Do you have an Orchid or a Dandelion?


3 April, 2020


Over the past few weeks, I have been speaking to many parents about the long-term effects of the COVID-19 pandemic on children’s mental health. Some have asked why one of their children is far more effected than their others, other parents are concerned that their child doesn’t seem at all concerned about the pandemic.

In my response to them I recall a metaphor developed by Dr Thomas Boyce where he compares children to dandelions and orchids. In it, Dr Boyce estimates about 20 per cent of children are “orchids”. They are the ones who are more sensitive and reactive to environments, this is most likely due to a combination of biological and environmental reasons. The rest are “dandelions”, being pretty resilient and generally manage things as they happen.

If you have an orchid, he or she may be struggling more than usual right now. Dr Boyce’s research shows that orchids thrive on regular routines which have certainly been upset over the last few weeks. So, what can you do to best support your orchids (and reassure your dandelions) right now?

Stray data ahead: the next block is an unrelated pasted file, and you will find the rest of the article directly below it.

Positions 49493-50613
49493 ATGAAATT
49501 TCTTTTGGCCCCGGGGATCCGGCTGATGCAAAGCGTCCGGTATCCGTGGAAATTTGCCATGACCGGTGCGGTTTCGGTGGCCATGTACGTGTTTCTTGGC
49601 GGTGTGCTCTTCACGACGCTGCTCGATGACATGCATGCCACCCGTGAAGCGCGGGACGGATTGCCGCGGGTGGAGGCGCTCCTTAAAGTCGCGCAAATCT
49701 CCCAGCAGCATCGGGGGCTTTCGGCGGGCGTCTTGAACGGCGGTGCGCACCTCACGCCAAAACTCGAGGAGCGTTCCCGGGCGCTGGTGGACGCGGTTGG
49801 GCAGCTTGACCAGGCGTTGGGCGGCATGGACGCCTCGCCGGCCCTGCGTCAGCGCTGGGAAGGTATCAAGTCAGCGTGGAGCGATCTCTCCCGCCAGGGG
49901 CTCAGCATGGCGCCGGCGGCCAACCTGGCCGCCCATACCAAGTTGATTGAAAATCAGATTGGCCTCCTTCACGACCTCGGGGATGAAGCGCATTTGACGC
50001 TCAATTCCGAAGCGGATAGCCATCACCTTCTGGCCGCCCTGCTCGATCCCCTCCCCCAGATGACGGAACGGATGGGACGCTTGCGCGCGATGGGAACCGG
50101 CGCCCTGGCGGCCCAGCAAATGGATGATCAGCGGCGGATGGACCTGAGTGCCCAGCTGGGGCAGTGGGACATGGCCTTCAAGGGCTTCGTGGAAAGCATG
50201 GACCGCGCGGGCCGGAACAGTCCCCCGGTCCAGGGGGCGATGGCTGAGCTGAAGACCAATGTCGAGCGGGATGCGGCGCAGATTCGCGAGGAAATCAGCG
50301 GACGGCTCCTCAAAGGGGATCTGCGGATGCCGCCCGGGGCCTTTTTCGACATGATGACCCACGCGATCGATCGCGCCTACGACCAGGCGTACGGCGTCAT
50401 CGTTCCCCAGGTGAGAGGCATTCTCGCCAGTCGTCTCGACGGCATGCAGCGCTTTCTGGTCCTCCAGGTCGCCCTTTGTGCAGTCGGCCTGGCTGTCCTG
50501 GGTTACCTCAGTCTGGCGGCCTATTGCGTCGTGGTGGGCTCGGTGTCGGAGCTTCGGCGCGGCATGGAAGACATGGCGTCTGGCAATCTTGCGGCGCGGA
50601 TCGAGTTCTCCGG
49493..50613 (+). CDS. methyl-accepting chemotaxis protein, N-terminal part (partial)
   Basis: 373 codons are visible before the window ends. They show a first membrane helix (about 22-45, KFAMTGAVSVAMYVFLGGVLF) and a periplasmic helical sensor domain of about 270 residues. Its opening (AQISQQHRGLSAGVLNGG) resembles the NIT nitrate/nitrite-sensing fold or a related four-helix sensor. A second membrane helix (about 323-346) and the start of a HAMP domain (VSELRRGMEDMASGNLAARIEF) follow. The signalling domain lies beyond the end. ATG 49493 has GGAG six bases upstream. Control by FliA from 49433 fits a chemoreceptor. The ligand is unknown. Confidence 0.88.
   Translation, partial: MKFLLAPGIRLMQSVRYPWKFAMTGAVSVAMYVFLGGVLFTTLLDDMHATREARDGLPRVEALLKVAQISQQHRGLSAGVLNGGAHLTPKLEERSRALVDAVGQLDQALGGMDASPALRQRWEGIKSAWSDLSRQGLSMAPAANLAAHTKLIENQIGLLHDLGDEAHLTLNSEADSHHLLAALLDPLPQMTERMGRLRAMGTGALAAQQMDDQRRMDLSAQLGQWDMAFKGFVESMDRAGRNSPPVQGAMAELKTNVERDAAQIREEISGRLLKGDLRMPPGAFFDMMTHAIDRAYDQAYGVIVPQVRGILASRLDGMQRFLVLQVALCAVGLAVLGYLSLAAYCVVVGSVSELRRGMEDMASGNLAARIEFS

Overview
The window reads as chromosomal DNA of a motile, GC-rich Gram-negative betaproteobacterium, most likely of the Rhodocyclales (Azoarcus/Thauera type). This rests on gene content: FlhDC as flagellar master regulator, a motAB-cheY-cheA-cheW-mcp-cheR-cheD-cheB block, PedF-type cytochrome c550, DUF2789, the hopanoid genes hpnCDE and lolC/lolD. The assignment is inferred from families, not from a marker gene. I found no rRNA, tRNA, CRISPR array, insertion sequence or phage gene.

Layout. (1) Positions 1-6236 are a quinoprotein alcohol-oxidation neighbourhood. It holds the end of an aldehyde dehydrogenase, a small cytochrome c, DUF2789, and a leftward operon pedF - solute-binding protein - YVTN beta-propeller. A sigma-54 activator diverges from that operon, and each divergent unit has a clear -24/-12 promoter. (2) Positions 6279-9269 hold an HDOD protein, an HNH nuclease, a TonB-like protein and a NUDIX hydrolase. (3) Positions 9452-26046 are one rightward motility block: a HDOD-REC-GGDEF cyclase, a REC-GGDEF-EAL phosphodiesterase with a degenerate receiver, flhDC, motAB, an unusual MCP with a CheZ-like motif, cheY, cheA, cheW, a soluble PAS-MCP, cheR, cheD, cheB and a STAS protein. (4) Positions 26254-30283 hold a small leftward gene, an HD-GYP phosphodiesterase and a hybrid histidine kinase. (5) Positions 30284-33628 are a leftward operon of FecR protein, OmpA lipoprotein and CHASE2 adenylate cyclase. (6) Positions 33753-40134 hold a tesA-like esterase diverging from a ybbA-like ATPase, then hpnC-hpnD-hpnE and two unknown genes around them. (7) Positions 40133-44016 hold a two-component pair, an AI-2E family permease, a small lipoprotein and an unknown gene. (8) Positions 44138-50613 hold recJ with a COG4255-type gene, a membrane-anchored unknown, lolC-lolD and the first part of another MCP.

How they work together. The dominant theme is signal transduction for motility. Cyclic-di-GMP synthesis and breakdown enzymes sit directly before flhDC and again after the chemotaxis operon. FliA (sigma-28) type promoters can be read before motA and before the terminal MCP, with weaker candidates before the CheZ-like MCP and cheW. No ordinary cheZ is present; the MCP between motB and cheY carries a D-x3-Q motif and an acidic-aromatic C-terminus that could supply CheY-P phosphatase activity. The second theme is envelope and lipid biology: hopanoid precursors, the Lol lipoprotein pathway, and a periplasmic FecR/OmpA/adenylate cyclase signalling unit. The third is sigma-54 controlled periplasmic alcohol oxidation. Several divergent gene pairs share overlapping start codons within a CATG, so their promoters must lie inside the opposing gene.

Talk openly about what is happening: Yes, there have been changes but there are many things that have stayed the same. List these things. By doing so they can see that you do understand and that they are not the only ones feeling that things have changed.

Create a daily schedule: Orchids, in particular, thrive on routine and predictability but all children respond well to schedules detailed or not. Plans don’t need to be elaborate, just provide some structure into their day.

Work on your own anxiety: There is so much advice out there about how to do this. The truth remains however if you are feeling or showing anxiety it will leach out into your interactions with your children. You can help them best by helping yourself first.

Teach children mindfulness techniques: Progressive muscle relaxation where you tense and release groups of muscles can be very helpful. Mindfulness is a scientifically proven way of managing anxiety. Take a look at the free Smiling Mind app for guided meditations.

Kylie Wolstencroft
Wellbeing Coordinator / Registered Psychologist

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